Elite Public High Schools in New York City Drawing Few Minorities

Black and Hispanic student enrollment remains low despite increased outreach and admissions test preparation.


The New York City Department of Education must be doing some introspection after a recent analysis by the New York Times highlighted the racial imbalance that persists at the city's elite public high schools. According to the newspaper, black and Hispanic students remain underrepresented at the city's best high schools, including Stuyvesant High School and the Bronx High School of Science, two schools that U.S. News recognized as gold medal schools last year. (U.S. News will publish new high school rankings in December.)

The lack of racial diversity continues to be a problem for these schools, despite their efforts in recent years to increase the enrollment of underrepresented minority students. New York City public schools serve 1.1 million students; about 40 percent are Hispanic, 32 percent are black, 14 percent are Asian, and 14 percent are white. Yet, the Times reports, Asian students make up more than two thirds of Stuyvesant High School's 3,247 student body, up from 48 percent in 1999. At the Bronx High School of Science, there are 2,809 students, but only 4 percent or 114 are black.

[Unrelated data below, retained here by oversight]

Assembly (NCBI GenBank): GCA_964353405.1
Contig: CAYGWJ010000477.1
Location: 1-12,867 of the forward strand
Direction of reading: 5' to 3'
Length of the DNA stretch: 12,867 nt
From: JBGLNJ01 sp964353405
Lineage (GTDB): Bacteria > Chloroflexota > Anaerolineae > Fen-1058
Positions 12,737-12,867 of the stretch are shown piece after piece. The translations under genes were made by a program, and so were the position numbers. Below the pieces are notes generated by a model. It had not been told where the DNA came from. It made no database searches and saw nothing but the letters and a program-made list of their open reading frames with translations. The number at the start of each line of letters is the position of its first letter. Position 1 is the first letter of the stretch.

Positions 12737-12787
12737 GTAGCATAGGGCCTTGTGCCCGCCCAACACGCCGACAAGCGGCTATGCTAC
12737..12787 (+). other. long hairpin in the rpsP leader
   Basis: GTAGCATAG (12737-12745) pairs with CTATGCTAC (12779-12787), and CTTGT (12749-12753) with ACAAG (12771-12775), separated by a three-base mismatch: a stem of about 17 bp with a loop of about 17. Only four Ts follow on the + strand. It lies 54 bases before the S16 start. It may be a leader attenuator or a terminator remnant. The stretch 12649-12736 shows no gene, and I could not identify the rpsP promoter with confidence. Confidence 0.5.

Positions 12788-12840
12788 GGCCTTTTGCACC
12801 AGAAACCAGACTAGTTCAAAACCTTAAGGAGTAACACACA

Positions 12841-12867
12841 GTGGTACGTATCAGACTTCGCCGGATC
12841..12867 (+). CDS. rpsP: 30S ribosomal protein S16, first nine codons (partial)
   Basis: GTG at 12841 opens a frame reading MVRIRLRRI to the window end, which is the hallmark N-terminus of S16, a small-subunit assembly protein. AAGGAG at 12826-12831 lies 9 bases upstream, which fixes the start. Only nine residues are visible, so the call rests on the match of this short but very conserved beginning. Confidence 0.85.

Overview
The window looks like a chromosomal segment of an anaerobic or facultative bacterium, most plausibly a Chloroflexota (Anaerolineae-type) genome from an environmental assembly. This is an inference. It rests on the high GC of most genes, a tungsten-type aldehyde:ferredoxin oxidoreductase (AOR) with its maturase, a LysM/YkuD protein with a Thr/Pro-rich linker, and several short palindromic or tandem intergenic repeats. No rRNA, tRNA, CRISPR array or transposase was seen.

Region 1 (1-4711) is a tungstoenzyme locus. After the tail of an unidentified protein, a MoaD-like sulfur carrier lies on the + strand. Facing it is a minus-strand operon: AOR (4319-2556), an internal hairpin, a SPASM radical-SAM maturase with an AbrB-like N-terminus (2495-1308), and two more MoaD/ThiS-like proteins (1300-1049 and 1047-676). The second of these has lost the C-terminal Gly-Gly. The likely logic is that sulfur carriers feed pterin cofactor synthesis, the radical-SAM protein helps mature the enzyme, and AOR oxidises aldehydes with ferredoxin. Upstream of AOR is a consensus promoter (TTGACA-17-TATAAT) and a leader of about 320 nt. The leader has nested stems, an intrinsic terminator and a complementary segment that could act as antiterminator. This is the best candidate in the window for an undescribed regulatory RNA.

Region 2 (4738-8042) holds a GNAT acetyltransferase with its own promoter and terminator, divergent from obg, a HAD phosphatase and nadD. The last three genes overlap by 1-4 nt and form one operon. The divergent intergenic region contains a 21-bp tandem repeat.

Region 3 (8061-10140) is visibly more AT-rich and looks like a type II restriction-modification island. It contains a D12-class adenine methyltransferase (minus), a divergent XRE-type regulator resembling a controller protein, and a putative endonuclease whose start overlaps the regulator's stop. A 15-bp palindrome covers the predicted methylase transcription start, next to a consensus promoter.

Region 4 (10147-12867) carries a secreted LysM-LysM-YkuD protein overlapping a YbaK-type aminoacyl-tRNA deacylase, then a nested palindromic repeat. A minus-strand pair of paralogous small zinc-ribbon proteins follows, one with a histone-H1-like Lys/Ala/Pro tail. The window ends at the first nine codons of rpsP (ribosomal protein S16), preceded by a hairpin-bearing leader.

It is not clear what more education officials plan to do to address the enrollment disparities. In recent years, they have tried to do more outreach and expanded a program that helps students prepare for the test that determines admission to the top high schools. While students who attend the test-prep program are more likely to pass the test, the participation and performance of black and Hispanic students remain low.

"I'm not ever happy when I see a low percentage of those students participating in schools that are high rigor," the city's deputy mayor told the Times. "It's important for the halls of Stuyvesant, the halls of the Bronx High School of Science, to be reflective of the city itself."

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